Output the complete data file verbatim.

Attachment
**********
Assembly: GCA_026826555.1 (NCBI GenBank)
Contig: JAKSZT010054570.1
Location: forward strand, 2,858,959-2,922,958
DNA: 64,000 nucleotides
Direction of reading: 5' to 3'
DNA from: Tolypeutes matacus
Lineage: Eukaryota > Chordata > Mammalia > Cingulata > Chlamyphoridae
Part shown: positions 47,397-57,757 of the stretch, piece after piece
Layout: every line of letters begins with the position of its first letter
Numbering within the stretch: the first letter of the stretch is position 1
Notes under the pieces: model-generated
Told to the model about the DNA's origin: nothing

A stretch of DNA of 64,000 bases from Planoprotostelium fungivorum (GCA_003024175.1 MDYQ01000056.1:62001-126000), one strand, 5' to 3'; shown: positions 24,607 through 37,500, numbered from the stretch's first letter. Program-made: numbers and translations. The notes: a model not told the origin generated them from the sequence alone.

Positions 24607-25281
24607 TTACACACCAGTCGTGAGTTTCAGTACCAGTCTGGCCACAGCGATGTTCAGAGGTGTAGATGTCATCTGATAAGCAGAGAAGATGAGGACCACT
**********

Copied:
Assembly: GCA_026826555.1 (NCBI GenBank)
Contig: JAKSZT010054570.1
Location: forward strand, 2,858,959-2,922,958
DNA: 64,000 nucleotides
Direction of reading: 5' to 3'
DNA from: Tolypeutes matacus
Lineage: Eukaryota > Chordata > Mammalia > Cingulata > Chlamyphoridae
Part shown: positions 47,397-57,757 of the stretch, piece after piece
Layout: every line of letters begins with the position of its first letter
Numbering within the stretch: the first letter of the stretch is position 1
Notes under the pieces: model-generated
Told to the model about the DNA's origin: nothing

A stretch of DNA of 64,000 bases from Planoprotostelium fungivorum (GCA_003024175.1 MDYQ01000056.1:62001-126000), one strand, 5' to 3'; shown: positions 24,607 through 37,500, numbered from the stretch's first letter. Program-made: numbers and translations. The notes: a model not told the origin generated them from the sequence alone.

Positions 24607-25281
24607 TTACACACCAGTCGTGAGTTTCAGTACCAGTCTGGCCACAGCGATGTTCAGAGGTGTAGATGTCATCTGATAAGCAGAGAAGATGAGGACCACT